Asherman syndrome is a condition that affects women's reproductive system. The condition develops as scar tissue in either the uterus or cervix. The scar tissue causes fibrous bands between the wall of the uterus to become thicker. The bands take up more space than usual, making the size of the uterus smaller.
In extreme cases, the walls can fuse together. The syndrome is also sometimes referred to as intrauterine adhesions. It’s hard to say how often Asherman syndrome occurs as it’s not always diagnosed.
How Does Asherman Syndrome Affect Fertility?
If you have Asherman syndrome, it may be hard for you to conceive. If you do, the chances of having a miscarriage are high. Getting pregnant while you have the condition is possible, but the adhesions in the walls of the uterus don't give room for fetal development. This makes your chances of having a miscarriage or stillbirth higher than with women without the condition.
Asherman syndrome also comes with a high risk of certain conditions during pregnancy, which include:
- Placenta accreta. The placenta attaches itself too deeply into the uterine wall. This leads to a high-risk pregnancy. After birth, all or part of the placenta remains attached, and it causes too much bleeding.
- Placenta Previa. The placenta blocks the cervix's opening, which can cause severe bleeding during pregnancy and birth. It also increases the risk of premature delivery.
Asherman syndrome is not a life-threatening condition but might expose you to recurrent miscarriages. Make sure you have regular doctor visits to have them monitor your pregnancy if you have Asherman syndrome.
Causes of Asherman Syndrome
The most common cause for the condition is surgical removal of tissue during a dilation and curettage surgery (D&C). The procedure is usually performed after an elective abortion procedure, miscarriage, or during the removal of a retained placenta after delivery. The trauma that results in the uterine walls after the procedure may lead to a scar.
If the surgery happens between two and four weeks after you give birth to remove a retained placenta, you have a 25% chance of developing Asherman syndrome. A retained placenta is when the placenta does not leave your body within 30 minutes of giving birth. It can happen if it gets trapped behind the cervix or if it is stuck to the uterine wall. The more of these procedures you have, the higher the risk of developing the condition. Uterine adhesions can also be because of other pelvic surgeries like a cesarean section or the removal of fibroids.
Another cause is endometrial infections like genital tuberculosis. Genital tuberculosis is when tuberculosis bacteria enter your reproductive system.
The cases of Asherman syndrome vary from one person to the other, and finding out your cause should be on a case-based approach.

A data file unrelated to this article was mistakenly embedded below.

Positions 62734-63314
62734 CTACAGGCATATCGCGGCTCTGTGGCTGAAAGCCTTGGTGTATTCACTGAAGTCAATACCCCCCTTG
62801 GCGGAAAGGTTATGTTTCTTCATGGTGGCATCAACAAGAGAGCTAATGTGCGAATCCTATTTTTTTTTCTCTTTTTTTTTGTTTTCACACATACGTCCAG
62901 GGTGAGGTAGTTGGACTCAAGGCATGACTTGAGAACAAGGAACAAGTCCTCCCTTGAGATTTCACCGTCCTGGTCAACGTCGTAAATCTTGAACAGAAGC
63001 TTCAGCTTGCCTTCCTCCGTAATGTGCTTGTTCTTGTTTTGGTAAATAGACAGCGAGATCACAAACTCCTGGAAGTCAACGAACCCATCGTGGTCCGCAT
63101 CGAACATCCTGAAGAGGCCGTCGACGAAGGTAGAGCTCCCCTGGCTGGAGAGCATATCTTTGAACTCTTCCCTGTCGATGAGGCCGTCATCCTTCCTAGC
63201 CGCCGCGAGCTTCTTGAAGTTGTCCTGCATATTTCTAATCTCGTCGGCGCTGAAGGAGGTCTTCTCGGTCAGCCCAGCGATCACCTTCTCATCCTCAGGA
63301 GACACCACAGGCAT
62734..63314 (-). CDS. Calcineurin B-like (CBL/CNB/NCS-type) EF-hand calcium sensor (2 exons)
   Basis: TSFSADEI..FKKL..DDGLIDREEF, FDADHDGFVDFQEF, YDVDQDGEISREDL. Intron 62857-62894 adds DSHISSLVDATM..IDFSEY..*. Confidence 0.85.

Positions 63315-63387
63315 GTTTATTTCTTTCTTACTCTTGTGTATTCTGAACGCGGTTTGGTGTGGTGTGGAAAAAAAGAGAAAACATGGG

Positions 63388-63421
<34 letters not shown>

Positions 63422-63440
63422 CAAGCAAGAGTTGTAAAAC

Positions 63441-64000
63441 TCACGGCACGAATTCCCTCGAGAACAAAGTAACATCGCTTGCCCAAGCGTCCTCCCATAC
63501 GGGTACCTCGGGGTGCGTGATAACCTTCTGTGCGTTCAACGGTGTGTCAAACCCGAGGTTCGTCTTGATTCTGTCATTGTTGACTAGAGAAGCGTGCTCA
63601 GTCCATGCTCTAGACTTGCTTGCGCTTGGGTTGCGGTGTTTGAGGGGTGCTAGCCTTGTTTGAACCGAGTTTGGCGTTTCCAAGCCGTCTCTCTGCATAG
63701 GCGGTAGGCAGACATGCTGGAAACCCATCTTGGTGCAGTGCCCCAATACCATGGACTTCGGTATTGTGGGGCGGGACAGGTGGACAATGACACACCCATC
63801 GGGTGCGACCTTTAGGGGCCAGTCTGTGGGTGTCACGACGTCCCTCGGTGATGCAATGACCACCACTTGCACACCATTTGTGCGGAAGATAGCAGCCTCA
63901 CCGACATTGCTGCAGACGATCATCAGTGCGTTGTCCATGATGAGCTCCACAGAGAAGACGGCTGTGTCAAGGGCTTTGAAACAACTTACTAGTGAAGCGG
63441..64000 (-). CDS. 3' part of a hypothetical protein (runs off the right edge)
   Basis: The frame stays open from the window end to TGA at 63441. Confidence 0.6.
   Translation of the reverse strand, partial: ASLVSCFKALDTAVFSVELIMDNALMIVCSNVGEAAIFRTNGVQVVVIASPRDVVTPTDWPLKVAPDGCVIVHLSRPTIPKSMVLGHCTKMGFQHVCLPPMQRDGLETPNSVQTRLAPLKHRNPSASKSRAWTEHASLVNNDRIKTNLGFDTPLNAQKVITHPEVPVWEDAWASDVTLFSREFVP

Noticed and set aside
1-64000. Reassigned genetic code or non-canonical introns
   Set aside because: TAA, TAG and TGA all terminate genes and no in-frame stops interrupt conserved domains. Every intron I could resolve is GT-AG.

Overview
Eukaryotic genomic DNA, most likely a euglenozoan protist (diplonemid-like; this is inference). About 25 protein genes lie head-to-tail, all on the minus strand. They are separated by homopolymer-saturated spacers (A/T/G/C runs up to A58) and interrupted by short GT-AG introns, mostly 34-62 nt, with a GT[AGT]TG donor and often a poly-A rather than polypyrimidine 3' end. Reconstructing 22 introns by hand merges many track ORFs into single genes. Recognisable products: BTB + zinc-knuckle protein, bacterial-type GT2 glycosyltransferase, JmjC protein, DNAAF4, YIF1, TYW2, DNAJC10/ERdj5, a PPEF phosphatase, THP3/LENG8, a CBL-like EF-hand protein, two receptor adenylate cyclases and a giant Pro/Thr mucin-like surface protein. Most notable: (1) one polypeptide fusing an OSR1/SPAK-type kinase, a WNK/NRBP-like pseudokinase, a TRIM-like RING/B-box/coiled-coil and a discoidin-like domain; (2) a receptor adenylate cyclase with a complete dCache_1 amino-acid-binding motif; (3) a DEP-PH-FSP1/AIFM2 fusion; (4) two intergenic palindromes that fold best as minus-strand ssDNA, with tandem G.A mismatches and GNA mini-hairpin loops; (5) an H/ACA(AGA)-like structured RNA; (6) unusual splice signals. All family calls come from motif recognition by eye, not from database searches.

A variant of the syndrome exists in which the uterine walls don't stick together. Instead, the endometrium is exposed, either because the basal layer has been removed or destroyed. Radiation treatment could also cause Asherman syndrome.
Symptoms of Asherman Syndrome
The most common symptom of Asherman syndrome is few or no periods. You may also feel pain when your period should be due but won't have any bleeding. This could be a sign that you’re on your period but blood can't leave your uterus because of the blockage.
However, other factors can cause you to not have your period, including:
- Hormonal abnormalities
- Sudden weight loss
- Being on the contraceptive pill, or birth control
- Polycystic ovary syndrome
If your period suddenly becomes irregular or infrequent, see your doctor. The reason could be something else that requires treatment.
In other cases, you may have regular periods, or they could become very irregular. Other symptoms of Asherman syndrome are difficulty conceiving or recurrent miscarriages.
Diagnosis of Asherman Syndrome
Your doctor will take your in-depth medical history and do a physical examination. Only in rare cases will they find adhesions through a physical exam. However, they might find cervical blockage if a medical instrument is inserted and not able to enter the cervix.
They will also do a blood test to rule out other underlying conditions that would have these same symptoms. An ultrasound will also help see how thick the uterine lining and the follicles are.
Another method is to dilate your cervix and insert a hysteroscope, which is like a small telescope. The doctor will look inside your uterus to check for any scarring. The procedure is called hysteroscopy.
They might use this together with a hysterosalpingogram (HSG), where a special dye is injected into the uterus. It helps highlight all the issues within the uterine cavity, including blockages and growths, on an X-ray.
Asherman syndrome is usually treated with surgery. The surgeon will cut and get rid of the scar tissue or adhesions. The surgery is non-invasive and done using a hysteroscopy. You will need general anesthesia, and estrogen may be prescribed after surgery to boost the quality of the uterine lining. Give the scar time to heal (about 12 months) before trying to conceive.